Tuesday, August 11, 2009

Do-It-Yourself Glass Ceiling

We interrupt this angst-ridden man-hating vacation to bring you this headline: Study: Women Create 'their own glass ceiling'. The mindless poll, promised for today, will have to wait until tomorrow.

Meanwhile, we can ponder this excerpt from the article about the study:

"Women have imposed their own glass ceiling, and the question is why," said Scott Taylor, an assistant professor at the University of New Mexico Anderson School of Management who conducted the study.

No, Scott, the answer is why you chose to interpret your results that way.

Taylor says the findings could indicate why many women don't rise to head companies or why there is a wage disparity between men and women.

That's a bit of a leap. All we have to do is ask and we can get paid more and promoted more? Problem solved? How cool is that?

And apparently middle aged and older women are better at creating their own glass ceilings than are younger women. That's encouraging, sort of. In the article (not the study), there are some incoherent quotations from people who say that the media images of glamorous and dumpy older women make real women not ask for raises. Or something like that.

The basic findings of the study are not surprising: women underestimate themselves and are less assertive about asking for raises and so on. But it does not follow that women are therefore creating their own glass ceilings. And I don't think a blame-the-women approach should be repackaged as "let's try to understand all the factors" (that contribute to disparities between how men and women fare in their careers).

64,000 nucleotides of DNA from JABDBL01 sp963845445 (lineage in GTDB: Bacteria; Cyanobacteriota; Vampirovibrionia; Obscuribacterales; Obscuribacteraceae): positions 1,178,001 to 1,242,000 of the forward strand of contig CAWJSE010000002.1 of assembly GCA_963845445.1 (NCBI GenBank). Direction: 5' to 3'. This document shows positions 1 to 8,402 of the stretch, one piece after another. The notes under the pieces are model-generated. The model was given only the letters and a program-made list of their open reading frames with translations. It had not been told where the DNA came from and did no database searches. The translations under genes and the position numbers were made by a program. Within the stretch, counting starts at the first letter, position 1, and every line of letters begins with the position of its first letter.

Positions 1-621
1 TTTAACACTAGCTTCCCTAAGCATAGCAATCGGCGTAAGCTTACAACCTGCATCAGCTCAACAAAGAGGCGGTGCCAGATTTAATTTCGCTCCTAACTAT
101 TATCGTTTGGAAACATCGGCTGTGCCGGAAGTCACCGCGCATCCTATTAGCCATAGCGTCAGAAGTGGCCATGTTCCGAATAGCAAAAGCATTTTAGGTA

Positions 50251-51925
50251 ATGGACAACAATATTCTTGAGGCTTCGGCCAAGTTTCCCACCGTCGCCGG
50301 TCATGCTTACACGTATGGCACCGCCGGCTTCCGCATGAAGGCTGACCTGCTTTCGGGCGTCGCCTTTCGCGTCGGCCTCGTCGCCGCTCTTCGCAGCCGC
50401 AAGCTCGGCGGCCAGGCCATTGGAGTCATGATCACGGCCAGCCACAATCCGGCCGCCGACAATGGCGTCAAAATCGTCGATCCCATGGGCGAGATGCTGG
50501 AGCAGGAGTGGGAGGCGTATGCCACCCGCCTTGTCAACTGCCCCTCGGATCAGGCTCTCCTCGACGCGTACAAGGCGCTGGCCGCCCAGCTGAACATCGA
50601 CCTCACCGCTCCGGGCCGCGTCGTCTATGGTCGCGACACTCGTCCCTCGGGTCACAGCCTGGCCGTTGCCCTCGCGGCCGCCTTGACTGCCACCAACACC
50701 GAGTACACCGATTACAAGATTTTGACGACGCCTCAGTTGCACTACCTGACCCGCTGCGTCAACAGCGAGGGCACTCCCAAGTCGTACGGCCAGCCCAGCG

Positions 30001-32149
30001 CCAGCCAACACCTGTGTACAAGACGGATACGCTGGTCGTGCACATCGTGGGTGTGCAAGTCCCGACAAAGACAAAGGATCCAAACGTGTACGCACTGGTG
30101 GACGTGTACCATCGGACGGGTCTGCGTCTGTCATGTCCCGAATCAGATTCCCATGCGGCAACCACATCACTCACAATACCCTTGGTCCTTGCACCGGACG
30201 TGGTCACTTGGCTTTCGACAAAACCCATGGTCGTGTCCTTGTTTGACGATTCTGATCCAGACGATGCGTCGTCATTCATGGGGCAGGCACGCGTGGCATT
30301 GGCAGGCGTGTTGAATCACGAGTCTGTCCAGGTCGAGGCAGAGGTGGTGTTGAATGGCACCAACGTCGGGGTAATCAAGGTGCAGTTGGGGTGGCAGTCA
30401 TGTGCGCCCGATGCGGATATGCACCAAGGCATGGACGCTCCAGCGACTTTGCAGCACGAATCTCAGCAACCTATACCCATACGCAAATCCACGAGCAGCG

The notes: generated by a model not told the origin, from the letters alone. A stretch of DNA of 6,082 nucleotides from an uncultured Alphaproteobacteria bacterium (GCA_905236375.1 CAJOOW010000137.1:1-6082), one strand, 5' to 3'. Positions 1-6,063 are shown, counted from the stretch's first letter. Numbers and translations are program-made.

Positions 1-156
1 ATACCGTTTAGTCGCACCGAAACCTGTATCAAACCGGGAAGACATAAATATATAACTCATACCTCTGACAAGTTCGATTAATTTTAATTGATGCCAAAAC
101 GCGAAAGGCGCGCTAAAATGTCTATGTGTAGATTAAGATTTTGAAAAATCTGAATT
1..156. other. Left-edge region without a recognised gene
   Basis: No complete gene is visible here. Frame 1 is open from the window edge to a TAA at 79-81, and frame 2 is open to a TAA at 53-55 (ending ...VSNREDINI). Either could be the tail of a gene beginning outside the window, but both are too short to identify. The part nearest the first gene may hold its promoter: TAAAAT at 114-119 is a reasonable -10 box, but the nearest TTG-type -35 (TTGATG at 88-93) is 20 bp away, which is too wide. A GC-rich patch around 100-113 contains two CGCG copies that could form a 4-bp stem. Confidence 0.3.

Taylor will present his findings Tuesday in Chicago at the annual meeting of the Academy of Management..

If anyone is going to be at this meeting in Chicago today and if it's not too late, maybe someone can ask Professor Taylor if he has any alternative hypotheses that might also explain his data.


dunelady said...

To some extent it sort of makes sense, although I agree that it's only part of the problem. There are perception issues in all of us that go beyond another person's behavior. I know this because I've caught myself being more critical of a woman's work, and I am a woman myself. If even I'm doing it, so is everyone else.

If women tend to undervalue themselves relative to men (or perhaps men overvalue themselves relative to women), then women will be relatively less likely to ask for raises or apply for jobs. This (relative) lack of confidence may also keep them from performing as well in job interviews or performance reviews.